When it comes to driving in Malaysia, it’s the drivers on Penang Island that have the worst reputation of all. Young drivers, unfamiliar with the territory, are usually warned before they make their journeys up north. “They don’t give you way”, you usually hear. “They cut into your lane without warning, they’re very aggressive”.
And yet, for as long as I’ve had my license and for the numerous times I’ve been to Penang over the years, I have never had a problem with Penang traffic. Through all the roadworks and the congestion, facing traffic during rush hour and doing round-the-island runs in the dead of night- Penang has been good to me.
But why is this the case? Perhaps the answer lies in understanding the Penang drivers themselves, and taking a look at the environment in which they drive. Even though there are parts of the island that are fairly sparsely populated and traffic free, the vast majority of the population operates in a fairly concentrated area of Penang.
With the exception of the newer free-trade zone areas where roads are designed to be wide in order to accommodate large trailers and lorries, a lot of the roads on the island possibly pre-date the introduction of motorized vehicles. Driving along the North-Eastern edge of the island, through Batu Feringghi and up to the Teluk Bahang dam, you will usually find that the road becomes impossibly narrow at times.
Precision becomes important. Unlike city folk, Penang drivers don’t have much space to work with- and so every inch of road space has to be put to good use. This becomes a problem when you deal with more congested areas, such as the markets near Kek Lok Si temple, where it’s not uncommon to find motorbikes and cars parked by the roadside.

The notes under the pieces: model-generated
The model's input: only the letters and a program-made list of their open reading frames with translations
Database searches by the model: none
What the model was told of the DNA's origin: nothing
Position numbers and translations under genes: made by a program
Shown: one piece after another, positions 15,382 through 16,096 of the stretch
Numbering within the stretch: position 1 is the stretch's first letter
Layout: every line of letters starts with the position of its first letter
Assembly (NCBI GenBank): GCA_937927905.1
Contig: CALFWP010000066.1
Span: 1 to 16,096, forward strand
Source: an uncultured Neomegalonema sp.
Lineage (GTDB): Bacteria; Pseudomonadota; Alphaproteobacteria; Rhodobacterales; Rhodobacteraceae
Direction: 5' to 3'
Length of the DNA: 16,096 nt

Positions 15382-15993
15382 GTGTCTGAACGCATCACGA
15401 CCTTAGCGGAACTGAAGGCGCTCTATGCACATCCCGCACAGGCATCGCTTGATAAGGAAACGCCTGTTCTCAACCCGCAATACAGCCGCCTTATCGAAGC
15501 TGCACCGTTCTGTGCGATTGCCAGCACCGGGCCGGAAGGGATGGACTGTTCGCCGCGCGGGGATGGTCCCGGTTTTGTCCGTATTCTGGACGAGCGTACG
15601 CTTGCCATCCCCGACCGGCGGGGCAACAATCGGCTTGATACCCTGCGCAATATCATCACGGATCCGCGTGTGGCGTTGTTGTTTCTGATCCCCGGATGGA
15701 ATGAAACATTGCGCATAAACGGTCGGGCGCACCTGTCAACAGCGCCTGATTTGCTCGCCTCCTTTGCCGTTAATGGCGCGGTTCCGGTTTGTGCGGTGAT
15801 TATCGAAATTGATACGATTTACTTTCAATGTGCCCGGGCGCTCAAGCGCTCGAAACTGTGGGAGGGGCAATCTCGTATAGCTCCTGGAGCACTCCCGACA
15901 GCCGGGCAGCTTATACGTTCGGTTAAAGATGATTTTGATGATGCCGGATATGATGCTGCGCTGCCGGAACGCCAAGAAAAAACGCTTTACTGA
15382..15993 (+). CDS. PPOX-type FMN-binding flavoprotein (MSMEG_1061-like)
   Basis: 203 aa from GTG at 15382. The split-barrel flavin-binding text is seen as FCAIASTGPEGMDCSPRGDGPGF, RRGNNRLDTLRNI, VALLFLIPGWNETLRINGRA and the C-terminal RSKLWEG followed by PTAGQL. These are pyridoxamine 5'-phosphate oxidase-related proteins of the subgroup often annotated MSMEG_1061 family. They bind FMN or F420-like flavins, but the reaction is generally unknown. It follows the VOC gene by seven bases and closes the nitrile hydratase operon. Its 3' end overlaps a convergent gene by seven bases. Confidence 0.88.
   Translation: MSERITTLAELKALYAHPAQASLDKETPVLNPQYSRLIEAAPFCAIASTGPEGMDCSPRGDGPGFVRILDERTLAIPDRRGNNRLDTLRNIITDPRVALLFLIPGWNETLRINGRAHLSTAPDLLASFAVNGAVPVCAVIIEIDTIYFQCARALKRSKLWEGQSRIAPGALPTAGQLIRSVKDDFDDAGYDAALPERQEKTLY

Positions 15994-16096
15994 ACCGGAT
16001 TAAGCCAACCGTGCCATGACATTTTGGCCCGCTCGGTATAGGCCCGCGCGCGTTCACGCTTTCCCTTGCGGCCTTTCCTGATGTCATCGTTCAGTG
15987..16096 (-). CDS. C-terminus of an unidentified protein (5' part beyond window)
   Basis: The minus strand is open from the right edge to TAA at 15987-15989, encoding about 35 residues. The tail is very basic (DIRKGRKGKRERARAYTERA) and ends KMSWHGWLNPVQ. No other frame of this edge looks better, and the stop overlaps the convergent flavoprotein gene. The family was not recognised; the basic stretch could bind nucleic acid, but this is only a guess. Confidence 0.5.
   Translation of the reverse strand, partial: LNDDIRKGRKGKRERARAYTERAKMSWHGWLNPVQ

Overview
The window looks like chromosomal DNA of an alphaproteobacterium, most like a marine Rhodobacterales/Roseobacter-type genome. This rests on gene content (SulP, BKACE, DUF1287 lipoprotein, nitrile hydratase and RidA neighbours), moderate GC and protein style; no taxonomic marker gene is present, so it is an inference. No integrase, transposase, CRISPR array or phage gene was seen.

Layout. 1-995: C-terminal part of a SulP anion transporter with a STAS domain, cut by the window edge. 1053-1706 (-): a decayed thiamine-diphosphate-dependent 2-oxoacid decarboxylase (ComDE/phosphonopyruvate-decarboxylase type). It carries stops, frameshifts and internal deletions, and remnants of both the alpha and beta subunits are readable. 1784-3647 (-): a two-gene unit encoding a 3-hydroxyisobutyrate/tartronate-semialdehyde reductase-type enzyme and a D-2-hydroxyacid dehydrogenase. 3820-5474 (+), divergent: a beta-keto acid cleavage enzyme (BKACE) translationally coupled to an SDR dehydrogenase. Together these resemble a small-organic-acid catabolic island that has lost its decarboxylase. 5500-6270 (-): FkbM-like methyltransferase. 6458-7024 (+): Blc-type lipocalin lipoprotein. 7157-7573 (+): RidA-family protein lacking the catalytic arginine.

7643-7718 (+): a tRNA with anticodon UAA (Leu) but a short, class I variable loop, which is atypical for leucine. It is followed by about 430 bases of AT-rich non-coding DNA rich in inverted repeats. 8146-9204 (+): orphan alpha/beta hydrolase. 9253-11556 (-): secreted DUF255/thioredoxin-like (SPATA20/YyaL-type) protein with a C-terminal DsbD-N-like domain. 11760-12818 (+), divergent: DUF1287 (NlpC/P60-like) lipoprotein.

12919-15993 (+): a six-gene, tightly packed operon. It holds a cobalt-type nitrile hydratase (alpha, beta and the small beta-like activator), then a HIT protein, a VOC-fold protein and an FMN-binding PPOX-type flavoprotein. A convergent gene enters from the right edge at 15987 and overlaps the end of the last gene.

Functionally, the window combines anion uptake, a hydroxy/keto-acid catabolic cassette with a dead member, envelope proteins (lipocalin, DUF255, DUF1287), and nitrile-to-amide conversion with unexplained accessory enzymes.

When two lanes become a lane and a half, you are presented with a choice. The car facing the obstruction can slow down and wait to merge with the lane on the right- and this is what most drivers would expect to do. But perhaps the more practical solution, even if in a legal grey area, is for the car on the right to give as much room as it can and for the obstructed car to run right alongside it until they’re past whatever is blocking the road.
It’s a matter of ego and understanding. In this kind of situation if the driver is not used to the kind of lane straddling required, they may be unpleasantly surprised to find Penangites half-laning it through congested city roads. But if both cars understand this, traffic flows a lot more smoothly and without incident, rather than the erratic stop-go of an unmanaged merging flow.
But what of how Penang drivers are prone to cutting off people who wish to merge? This is more a matter of reaction time than anything else. Island life moves quickly, and Penangites don’t have time to wait around for you to merge. If you put your signal on and move within the first few seconds, they will happily oblige and you can go on your merry way. But if you leave the signal running for a good five seconds or more, you can count on them speeding up to get past you in your seemingly undecided ways.
Once you take the small details like this into account, it’s fairly easy to get around Penang without getting frustrated or being afraid. The point is to go with the ebb and flow of the traffic- when in Rome, and all that- and before you know it, you’ll be fairly acclimatized with the way things work. Things move quickly on Penang island, and not playing by their rules is akin to throwing a wrench into a fairly well-oiled machine. Just don’t forget to slow yourself down once you’re back off the island- you wouldn’t want people thinking you’re crazy.